client.DefaultRequestHeaders.Accept.Clear();
                client.DefaultRequestHeaders.Accept.Add(new System.Net.Http.Headers.MediaTypeWithQualityHeaderValue("application/json"));
                var response = await client.GetStringAsync("DashboardLoadFunction");
                dashboardModel = System.Text.Json.JsonSerializer.Deserialize<DashboardModel>(response);
                MapToChartModelCancelledByProvince(dashboardModel);

            }
            catch (Exception ex)
            {
                Console.WriteLine(ex);
            }


        }
        private ChartValues<ObservableValue> GetChartValuesForCancelledOrderByProvince(List<ChartModel> chartModels)
        {
            ChartValues<ObservableValue> chartValues = new ChartValues<ObservableValue>();
            CancelledOrdersByProvinceList = new List<ObservableValue>();
            LabelsCancelledOrderByProvinceList = new List<string>();
            int i = 0;
            for (int k = 0; k < chartModels.Count; k++)
            {
                CancelledOrdersByProvinceList.Add(new ObservableValue(0));
            }
            foreach (var cm in chartModels)
            {
                CancelledOrdersByProvinceList[i].Value = cm.Data;
                LabelsCancelledOrderByProvinceList.Add(cm.Label);
                chartValues.Add(CancelledOrdersByProvinceList[i]);
                i++;
            }
            return chartValues;


        }
        private void UpdateChartDataCancelledOrderByProvince(List<ChartModel> chartModels)
        {
            orderViewModel.CancelledOrdersByProvince = new SeriesCollection
            {
                new ColumnSeries
                {
                    Title = "Registration By Province",
                    Values = GetChartValuesForCancelledOrderByProvince(chartModels),

                }
            };
            orderViewModel.LabelsCancelledOrderByProvince = LabelsCancelledOrderByProvinceList.ToArray();
            orderViewModel.Formatter = value => value.ToString("N");
        }
        private void MapToChartModelCancelledByProvince(DashboardModel data)
        {
            List<ChartModel> chartModels = new List<ChartModel>();
            foreach (var d in data.CancelledOrdersByProvince)
            {
                chartModels.Add(new ChartModel { Data = Convert.ToInt32(d.Value), Label = d.Key });
            }
            UpdateChartDataCancelledOrderByProvince(chartModels);
        }
    }
}

Step 5 - Edit Main.xaml and Main.xaml.cs 

Copy-paste the following code into Main.xaml.cs

using LiveChartsDesktopApp.Models;
using LiveChartsDesktopApp.ViewModels;
using System;
using System.Windows;

namespace LiveChartsDesktopApp
{
    /// <summary>
    /// Interaction logic for MainWindow.xaml
    /// </summary>
    public partial class MainWindow : Window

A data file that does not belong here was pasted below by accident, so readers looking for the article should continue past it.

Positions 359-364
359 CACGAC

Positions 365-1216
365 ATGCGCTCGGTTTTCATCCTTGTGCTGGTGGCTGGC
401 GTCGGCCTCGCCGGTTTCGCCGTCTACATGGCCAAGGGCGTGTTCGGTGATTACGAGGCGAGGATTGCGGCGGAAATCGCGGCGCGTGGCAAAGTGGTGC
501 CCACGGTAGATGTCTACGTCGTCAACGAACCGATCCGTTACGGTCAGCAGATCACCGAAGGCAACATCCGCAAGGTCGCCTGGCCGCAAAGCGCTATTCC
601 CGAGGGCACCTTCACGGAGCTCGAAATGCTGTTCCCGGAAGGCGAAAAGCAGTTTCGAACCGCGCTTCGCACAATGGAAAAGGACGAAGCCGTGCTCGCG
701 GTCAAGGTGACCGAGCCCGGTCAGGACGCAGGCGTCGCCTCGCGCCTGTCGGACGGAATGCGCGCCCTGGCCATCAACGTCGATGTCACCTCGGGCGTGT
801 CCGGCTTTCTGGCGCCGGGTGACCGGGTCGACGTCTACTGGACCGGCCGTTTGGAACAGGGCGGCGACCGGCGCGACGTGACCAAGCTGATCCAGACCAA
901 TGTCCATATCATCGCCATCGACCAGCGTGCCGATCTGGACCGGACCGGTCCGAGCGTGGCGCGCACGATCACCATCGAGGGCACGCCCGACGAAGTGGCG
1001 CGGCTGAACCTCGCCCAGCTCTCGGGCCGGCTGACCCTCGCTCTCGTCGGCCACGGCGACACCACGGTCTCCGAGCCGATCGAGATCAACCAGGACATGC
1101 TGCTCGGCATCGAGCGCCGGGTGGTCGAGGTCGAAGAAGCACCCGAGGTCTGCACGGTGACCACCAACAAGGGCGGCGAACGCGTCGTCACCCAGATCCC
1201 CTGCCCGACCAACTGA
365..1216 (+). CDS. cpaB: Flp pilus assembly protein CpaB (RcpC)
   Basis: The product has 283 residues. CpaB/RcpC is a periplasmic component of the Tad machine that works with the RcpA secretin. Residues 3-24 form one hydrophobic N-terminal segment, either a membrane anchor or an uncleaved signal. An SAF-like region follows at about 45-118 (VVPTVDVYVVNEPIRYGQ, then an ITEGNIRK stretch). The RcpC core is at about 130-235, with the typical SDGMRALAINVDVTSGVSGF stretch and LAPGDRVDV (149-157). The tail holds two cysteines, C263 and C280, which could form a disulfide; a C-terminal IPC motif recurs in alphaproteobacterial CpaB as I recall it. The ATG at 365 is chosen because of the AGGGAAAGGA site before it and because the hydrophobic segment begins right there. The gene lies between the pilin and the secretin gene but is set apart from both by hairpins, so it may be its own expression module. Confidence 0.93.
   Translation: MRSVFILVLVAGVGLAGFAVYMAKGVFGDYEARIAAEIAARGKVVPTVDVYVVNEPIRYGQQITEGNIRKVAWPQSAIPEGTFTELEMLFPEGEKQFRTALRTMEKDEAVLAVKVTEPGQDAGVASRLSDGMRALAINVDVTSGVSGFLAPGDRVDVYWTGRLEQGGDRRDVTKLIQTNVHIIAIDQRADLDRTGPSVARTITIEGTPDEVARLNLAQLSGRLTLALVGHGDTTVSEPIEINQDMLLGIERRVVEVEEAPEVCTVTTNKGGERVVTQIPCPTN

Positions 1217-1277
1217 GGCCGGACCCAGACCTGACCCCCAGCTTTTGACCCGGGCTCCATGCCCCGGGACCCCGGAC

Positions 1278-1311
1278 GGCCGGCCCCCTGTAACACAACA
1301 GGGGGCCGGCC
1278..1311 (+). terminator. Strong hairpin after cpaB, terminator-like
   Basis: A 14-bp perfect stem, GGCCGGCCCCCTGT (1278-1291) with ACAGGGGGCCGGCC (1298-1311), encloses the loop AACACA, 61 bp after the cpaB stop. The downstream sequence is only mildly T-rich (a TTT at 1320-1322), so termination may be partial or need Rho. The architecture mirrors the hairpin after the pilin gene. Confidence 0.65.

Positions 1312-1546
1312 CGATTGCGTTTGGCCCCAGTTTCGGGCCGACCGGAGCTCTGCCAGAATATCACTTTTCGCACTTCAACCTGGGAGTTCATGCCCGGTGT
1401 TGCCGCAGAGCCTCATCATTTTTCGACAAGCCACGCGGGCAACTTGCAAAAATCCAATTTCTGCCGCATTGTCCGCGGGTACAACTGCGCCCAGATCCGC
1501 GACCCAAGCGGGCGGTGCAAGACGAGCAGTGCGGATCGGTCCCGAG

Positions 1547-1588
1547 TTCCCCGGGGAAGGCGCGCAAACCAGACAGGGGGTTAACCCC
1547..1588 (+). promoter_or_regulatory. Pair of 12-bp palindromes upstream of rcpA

{
        OrderService orderService;
        OrdersViewModel orderViewModel;
        public MainWindow()
        {
            try
            {

                InitializeComponent();
                orderViewModel = new OrdersViewModel();
                orderService = new OrderService(orderViewModel);
                orderService.StartConnection();
                this.DataContext = orderViewModel;
            }
            catch (Exception ex)
            {

            }
        }
    }
}

Copy-paste the following code into MainWindow.xaml

<Window x:Class="LiveChartsDesktopApp.MainWindow"
        xmlns="http://schemas.microsoft.com/winfx/2006/xaml/presentation"
        xmlns:x="http://schemas.microsoft.com/winfx/2006/xaml"
        xmlns:d="http://schemas.microsoft.com/expression/blend/2008"
        xmlns:mc="http://schemas.openxmlformats.org/markup-compatibility/2006"
        xmlns:local="clr-namespace:LiveChartsDesktopApp"
       
        mc:Ignorable="d"
        Title="MainWindow" Height="450" Width="800">
    <Grid>
        <local:CancelledOrders></local:CancelledOrders>
    </Grid>
</Window>

Step 6 - Running and Testing the Changes

1) Run Azure function in Visual Studio and then run WPF client app in Visual Studio

2) When WPF main window opens it will display a chart with current records in Cosmos DB

3) Go to Cosmos DB Data explorer and add/edit records. The charts should be updated automatically.

Summary and Next Steps

At the end of this article, you should have a working WPF project with one chart that will display live data from Azure Cosmos DB. You should be able to update/insert records in DB to see the changes in rea-time. In the next article, we will include more charts and also add material design UI.

Thanks for reading and stay tuned for the next article.

For Source code please visit my Github repo

Client App - https://github.com/tanujgyan/LiveChartsDesktopApp

Azure function - https://github.com/tanujgyan/OrderFunction

Links for other parts: Part 1, Part 2, Part 3, Part 4, Part 6